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Neanderthal children grew up and weaned similarly to modern humans



Neanderthal children grow up and wean the same way we do

Analysis of 3D reconstructions of three baby teeth of nearsighted people. Credit: Federico Lugli

Neanderthals behaved similarly to modern humans in raising their children, having a growth rate similar to Homo sapiens.


Thanks to a combination of geochemical and histological analyzes of three Neanderthal baby teeth, the researchers were able to determine their growth rate and weaning initiation time. These teeth belonged to three different Neanderthal children who lived 70,000 to 45,000 years ago in a small area in Northeast Italy.

Teeth develop and record information as growth lines ̵

1; similar to tree rings – that can be read through histological techniques. Combining such information with chemical data obtained with a laser mass spectrometer – specifically strontium concentrations – scientists could show that these Neanderthals included solid food in their diets. children at about 5-6 months old.

Not culture, but physiology

Alessia Nava (University of Kent, UK), the first co-author of the work, said, “The initiation of weaning is more about physiology than cultural factors. In fact, in humans In modern times, the first weaning occurs at about 6 months of age when a child needs a more energetic food supply that is shared by very different cultures and societies. know that Neanderthals also started weaning their babies when modern humans did. “

“In particular, compared to other primates,” Federico Lugli (University of Bologna), the first co-author of the work, said, “it is conceivable that the high energy needs of the human brain are increasing. Increased stimulation of the early introduction of solid foods in the children’s diet. ”

The Neanderthals are our closest cousins ​​in the evolutionary tree of mankind. However, their rate of development and early metabolic limitations are still heavily debated in the scientific literature.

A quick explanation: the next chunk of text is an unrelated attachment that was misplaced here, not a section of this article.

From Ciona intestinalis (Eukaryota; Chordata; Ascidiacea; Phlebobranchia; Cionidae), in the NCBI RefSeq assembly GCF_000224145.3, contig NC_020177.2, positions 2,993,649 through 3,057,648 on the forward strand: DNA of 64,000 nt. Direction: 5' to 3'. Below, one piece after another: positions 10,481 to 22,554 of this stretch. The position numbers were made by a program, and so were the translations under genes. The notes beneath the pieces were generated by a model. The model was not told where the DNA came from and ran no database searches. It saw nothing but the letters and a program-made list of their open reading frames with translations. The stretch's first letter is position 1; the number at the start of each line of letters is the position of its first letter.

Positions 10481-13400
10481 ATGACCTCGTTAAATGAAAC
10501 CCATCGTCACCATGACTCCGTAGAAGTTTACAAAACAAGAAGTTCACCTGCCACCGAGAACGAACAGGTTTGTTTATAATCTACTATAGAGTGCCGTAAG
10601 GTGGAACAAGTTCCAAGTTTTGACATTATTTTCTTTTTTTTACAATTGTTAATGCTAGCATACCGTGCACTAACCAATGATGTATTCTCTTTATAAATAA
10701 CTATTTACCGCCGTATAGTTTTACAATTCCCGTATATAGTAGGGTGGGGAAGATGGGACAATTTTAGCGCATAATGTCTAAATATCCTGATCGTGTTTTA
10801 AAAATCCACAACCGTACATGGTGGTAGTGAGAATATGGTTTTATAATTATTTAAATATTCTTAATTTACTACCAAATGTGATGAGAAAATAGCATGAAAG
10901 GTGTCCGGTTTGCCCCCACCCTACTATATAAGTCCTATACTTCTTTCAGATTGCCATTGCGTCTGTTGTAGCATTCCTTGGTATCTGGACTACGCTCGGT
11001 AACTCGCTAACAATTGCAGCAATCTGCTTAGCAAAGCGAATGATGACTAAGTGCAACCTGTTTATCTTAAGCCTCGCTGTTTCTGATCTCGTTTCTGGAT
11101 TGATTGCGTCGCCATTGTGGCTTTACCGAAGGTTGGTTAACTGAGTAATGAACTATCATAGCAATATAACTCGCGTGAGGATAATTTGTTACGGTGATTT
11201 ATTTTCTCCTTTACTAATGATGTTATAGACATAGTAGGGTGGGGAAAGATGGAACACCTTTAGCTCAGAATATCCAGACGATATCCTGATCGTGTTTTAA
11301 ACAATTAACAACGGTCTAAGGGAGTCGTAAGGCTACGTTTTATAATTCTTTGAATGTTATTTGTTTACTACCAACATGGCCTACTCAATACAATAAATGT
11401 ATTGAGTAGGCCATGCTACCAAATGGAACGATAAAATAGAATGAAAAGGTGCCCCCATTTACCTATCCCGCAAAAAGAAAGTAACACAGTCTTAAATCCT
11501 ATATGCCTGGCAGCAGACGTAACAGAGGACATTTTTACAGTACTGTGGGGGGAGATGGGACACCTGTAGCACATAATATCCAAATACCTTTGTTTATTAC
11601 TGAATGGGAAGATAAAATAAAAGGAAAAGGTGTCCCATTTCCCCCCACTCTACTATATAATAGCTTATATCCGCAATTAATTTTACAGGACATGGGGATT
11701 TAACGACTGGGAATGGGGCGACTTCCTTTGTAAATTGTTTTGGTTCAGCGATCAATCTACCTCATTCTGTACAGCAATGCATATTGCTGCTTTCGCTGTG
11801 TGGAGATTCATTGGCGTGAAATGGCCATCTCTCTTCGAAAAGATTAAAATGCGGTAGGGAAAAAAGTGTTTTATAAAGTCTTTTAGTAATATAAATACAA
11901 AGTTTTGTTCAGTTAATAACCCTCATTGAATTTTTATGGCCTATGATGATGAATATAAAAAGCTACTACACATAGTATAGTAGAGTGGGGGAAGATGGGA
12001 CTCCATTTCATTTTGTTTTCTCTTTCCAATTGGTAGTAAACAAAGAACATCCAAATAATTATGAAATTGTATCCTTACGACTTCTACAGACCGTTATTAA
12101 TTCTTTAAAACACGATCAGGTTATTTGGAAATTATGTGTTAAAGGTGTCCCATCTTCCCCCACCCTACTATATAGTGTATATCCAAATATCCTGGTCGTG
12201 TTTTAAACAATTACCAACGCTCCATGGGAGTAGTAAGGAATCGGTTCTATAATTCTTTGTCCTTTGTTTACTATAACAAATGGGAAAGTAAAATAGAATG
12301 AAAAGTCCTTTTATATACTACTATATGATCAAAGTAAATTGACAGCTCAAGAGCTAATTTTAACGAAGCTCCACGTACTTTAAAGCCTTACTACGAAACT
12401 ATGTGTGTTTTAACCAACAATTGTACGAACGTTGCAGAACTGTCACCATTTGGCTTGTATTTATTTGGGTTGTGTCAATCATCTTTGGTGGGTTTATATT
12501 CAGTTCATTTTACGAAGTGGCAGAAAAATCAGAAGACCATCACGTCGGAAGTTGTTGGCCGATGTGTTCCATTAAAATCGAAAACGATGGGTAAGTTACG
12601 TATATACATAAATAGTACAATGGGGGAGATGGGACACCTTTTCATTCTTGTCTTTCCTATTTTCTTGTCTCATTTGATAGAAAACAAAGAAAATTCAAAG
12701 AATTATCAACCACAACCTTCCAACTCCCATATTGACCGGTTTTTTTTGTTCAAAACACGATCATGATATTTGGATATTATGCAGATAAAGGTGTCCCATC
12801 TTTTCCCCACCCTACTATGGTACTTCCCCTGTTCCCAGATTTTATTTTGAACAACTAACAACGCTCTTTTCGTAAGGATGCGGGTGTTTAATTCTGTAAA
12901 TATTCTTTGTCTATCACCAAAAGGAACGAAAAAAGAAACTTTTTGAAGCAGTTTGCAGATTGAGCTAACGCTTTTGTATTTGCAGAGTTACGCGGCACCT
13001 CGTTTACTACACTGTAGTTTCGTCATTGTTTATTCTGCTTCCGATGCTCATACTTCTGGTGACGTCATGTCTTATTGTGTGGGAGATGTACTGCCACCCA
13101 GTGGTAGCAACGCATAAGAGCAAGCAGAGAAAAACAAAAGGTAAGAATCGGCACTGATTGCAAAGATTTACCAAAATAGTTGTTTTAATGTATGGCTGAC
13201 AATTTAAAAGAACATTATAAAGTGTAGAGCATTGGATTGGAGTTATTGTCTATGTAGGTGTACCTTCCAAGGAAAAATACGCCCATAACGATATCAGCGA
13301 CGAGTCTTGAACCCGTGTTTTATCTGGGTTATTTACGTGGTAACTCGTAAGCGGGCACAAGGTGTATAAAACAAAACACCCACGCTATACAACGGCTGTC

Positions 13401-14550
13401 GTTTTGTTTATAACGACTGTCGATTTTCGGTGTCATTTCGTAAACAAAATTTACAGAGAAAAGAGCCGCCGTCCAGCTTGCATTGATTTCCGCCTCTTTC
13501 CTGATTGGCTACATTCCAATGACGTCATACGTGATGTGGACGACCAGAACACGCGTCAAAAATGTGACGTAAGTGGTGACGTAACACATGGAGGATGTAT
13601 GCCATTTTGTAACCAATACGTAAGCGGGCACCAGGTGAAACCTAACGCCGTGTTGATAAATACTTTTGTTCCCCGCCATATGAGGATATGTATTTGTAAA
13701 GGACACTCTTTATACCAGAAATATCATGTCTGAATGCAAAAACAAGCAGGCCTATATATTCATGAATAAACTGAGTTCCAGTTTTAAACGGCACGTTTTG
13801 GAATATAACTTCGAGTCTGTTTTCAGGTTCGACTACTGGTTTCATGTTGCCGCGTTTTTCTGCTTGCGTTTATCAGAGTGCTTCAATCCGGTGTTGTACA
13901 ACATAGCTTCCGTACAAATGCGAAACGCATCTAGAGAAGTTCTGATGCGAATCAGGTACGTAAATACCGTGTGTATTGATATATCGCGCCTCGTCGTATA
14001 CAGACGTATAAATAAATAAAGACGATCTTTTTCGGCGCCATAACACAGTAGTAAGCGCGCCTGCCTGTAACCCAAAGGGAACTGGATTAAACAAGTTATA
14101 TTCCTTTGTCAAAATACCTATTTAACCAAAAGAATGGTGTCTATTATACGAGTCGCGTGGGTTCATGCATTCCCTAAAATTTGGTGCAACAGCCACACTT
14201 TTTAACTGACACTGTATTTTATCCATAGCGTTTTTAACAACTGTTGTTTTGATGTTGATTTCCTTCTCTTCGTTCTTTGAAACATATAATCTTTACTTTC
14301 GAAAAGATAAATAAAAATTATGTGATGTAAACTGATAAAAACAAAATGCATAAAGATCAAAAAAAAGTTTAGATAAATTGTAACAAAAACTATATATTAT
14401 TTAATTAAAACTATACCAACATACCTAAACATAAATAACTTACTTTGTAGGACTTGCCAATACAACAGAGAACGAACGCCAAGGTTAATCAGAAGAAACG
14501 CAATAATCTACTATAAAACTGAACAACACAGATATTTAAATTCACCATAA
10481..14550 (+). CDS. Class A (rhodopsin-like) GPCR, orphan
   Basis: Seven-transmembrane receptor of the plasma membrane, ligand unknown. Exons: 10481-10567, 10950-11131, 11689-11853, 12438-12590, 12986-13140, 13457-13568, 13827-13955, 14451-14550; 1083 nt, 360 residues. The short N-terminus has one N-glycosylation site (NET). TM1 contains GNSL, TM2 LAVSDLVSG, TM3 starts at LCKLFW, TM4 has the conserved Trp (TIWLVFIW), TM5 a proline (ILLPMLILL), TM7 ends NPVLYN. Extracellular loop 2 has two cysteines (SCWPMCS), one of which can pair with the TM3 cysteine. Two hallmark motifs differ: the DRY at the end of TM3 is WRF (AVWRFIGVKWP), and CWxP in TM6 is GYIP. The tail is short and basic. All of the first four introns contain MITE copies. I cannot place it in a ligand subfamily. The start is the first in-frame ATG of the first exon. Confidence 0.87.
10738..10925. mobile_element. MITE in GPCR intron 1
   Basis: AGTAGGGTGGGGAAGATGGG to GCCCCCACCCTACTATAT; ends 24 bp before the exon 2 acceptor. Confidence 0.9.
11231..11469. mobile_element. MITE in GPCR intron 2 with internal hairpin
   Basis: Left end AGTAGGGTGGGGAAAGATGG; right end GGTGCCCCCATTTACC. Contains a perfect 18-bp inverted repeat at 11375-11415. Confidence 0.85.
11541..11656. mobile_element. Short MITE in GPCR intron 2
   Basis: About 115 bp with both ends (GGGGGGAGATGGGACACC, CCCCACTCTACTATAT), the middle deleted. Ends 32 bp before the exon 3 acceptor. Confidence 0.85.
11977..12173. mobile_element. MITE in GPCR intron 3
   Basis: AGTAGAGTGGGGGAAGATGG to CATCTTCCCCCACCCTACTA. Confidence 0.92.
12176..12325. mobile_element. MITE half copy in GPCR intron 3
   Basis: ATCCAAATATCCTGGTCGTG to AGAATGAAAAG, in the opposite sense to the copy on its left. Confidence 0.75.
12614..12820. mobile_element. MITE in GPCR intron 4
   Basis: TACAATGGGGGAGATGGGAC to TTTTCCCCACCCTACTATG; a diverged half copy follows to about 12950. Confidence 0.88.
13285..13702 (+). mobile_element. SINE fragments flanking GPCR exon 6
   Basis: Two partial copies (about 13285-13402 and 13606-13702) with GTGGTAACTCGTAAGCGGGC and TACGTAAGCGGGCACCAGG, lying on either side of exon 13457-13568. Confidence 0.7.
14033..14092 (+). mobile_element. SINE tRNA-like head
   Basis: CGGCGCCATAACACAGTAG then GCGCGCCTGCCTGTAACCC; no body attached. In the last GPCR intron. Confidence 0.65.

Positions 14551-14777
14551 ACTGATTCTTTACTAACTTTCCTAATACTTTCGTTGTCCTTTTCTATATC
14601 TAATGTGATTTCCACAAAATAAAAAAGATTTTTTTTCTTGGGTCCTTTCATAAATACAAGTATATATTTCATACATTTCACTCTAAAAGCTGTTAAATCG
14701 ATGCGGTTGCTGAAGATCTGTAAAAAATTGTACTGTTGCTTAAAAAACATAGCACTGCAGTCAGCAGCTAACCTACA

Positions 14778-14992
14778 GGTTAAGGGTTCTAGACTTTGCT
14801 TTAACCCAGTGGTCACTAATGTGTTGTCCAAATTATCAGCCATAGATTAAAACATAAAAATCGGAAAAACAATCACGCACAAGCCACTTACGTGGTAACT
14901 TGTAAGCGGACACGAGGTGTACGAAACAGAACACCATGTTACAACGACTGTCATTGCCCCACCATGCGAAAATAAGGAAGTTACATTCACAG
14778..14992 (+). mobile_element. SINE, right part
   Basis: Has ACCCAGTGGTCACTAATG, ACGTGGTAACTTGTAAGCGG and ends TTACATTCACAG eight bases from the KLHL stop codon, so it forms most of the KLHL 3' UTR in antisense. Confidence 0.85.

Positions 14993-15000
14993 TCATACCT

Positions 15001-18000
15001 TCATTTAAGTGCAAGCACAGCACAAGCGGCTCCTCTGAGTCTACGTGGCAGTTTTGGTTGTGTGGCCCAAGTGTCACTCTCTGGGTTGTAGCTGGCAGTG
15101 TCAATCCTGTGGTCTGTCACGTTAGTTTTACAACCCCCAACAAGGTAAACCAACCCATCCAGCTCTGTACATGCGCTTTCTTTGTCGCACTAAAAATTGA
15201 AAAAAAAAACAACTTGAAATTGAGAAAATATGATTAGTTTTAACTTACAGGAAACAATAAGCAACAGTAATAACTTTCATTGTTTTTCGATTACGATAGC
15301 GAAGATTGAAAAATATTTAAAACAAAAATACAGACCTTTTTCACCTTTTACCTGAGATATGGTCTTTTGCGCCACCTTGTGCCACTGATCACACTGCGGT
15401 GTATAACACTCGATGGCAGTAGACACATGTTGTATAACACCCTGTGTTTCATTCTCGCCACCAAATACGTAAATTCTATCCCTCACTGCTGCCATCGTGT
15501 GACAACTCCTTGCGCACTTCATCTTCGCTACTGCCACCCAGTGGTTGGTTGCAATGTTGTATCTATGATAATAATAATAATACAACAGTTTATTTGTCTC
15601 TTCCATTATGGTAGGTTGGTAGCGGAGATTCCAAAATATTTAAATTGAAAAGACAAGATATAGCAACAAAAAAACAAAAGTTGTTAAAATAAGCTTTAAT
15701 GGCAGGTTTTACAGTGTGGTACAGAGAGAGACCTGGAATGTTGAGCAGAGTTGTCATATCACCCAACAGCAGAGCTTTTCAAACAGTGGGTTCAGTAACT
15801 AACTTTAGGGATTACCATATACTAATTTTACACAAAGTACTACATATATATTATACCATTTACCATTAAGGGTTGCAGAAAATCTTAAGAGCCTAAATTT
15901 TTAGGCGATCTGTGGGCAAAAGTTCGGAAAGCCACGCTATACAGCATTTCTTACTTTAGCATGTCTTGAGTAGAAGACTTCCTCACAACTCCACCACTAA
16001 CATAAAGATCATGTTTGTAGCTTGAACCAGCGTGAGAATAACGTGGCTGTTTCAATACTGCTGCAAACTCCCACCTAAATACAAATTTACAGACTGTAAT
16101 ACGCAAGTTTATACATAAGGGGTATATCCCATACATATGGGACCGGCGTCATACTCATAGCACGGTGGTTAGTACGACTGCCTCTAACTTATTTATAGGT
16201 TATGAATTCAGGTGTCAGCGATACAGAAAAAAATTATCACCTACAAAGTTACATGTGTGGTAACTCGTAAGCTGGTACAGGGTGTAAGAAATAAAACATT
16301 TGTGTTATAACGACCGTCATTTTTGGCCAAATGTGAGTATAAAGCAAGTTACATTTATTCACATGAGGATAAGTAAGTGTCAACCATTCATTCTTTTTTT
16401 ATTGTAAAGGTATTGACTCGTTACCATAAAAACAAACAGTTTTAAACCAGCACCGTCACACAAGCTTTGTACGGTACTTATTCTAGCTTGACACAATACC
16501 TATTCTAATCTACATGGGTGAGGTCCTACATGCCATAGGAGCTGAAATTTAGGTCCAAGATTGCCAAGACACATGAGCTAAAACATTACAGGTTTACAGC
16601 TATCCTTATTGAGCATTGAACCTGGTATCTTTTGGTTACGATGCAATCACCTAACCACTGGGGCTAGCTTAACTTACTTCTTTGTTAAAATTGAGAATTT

Stefano Benazzi (University of Bologna), senior co-author, said, “The results of this study imply similar energy needs in the neonatal period and close rates of development between Homo sapiens and humans. Taken together, these factors may suggest that Neanderthal infants are of the same weight as modern human infants, suggesting a history of pregnancy with similar abilities and pregnancy early life, and the interval between births is likely to be shorter. ”

  • Just like us - Neanderthal kids grow up and wean like we do

    Perhaps a Neanderthal child lost this tooth 40,000 to 70,000 years ago when their permanent teeth appeared. Credit: Project ERC SUCCESS, University of Bologna, Italy

  • Just like us - Neanderthal kids grow up and wean like we do

    Researchers at Goethe University cut paper-thin slices from Neanderthal baby teeth. The teeth are then reassembled and recreated Image: Luca Bondioli and Alessia Nava, Rome, Italy

Lovely house

The three baby teeth analyzed in this study were found in a confined area in Northeast Italy, between the current provinces of Vicenza and Verona: in the Broion Cave, in the Fumane Cave and in the De Nadale Cave. In addition to their initial diet and growth, the scientists also gathered data on the mobility in the region of these Neanderthals using time-resolved strontium isotope analysis. time.

Wolfgang Müller (Goethe University Frankfurt), senior co-author said: “They are less portable than previously suggested by other scholars. “The strontium isotope signature recorded on their teeth suggests that, in fact, they spent most of their time near home: this reflects a very modern mental stereotype and the ability to utilize local resources. thoughtful way. ”

Marco Peresani (Ferrara University), co-authored and responsible for the findings from archaeological excavations at the De Nadale and Fumane sites.

This research adds a new piece to puzzling photographs of Neanderthal, a human very close to us but still very mysterious. Specifically, the researchers ruled out that the small population size of Neanderthals, derived from previous genetic analyzes, was due to differences in weaning age and other biocultural factors leading to their destruction.

This will be further explored within the framework of the ERC SUCCESS project (Early Migration of Homo sapiens in Southern Europe – Understanding the biological cultural processes that determine our uniqueness), by Stefano Benazzi at Head of the University of Bologna.


The 48,000-year-old tooth belonged to one of the last Neanderthals in Northern Italy


More information:
Nava et al., Early Neanderthals. PNAS (Year 2020). DOI: 10.1073 / pnas.2011765117. dx.doi.org/10.1073/pnas.2011765117

Provided by Bologna University

Quote: Neanderthal children raised and weaned in the same way as modern humans (2020, November 2) accessed November 2, 2020 from https://phys.org/news/2020-11-neanderthal- children-grew-weaned-similarly.html

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